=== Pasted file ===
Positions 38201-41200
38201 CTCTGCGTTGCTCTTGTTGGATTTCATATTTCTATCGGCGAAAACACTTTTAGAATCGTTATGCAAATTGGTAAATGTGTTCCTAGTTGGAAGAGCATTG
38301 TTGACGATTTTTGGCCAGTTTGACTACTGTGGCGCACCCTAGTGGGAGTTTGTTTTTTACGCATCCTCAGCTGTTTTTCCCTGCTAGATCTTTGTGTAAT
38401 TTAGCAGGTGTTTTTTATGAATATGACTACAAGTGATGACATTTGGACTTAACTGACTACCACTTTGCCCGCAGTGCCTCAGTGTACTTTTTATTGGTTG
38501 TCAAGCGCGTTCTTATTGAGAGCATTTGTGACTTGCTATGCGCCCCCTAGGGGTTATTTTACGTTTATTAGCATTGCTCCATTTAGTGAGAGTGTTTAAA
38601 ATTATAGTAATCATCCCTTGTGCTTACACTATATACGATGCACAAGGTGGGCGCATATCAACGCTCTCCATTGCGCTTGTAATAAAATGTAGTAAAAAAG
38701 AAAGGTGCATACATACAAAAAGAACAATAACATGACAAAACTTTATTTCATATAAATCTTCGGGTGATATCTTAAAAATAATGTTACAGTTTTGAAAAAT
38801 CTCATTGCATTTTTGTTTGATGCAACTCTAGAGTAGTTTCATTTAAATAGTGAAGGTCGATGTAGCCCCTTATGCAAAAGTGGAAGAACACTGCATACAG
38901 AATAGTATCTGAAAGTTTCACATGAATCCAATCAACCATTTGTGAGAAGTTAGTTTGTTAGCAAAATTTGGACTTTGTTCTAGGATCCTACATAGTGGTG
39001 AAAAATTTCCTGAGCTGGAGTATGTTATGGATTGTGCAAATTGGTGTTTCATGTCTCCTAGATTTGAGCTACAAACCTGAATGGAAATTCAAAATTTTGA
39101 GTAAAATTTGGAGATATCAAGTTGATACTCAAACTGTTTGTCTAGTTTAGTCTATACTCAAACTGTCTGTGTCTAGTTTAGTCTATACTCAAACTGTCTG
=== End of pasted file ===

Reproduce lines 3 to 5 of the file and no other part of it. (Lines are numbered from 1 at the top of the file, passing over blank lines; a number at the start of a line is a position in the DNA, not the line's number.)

38301 TTGACGATTTTTGGCCAGTTTGACTACTGTGGCGCACCCTAGTGGGAGTTTGTTTTTTACGCATCCTCAGCTGTTTTTCCCTGCTAGATCTTTGTGTAAT
38401 TTAGCAGGTGTTTTTTATGAATATGACTACAAGTGATGACATTTGGACTTAACTGACTACCACTTTGCCCGCAGTGCCTCAGTGTACTTTTTATTGGTTG
38501 TCAAGCGCGTTCTTATTGAGAGCATTTGTGACTTGCTATGCGCCCCCTAGGGGTTATTTTACGTTTATTAGCATTGCTCCATTTAGTGAGAGTGTTTAAA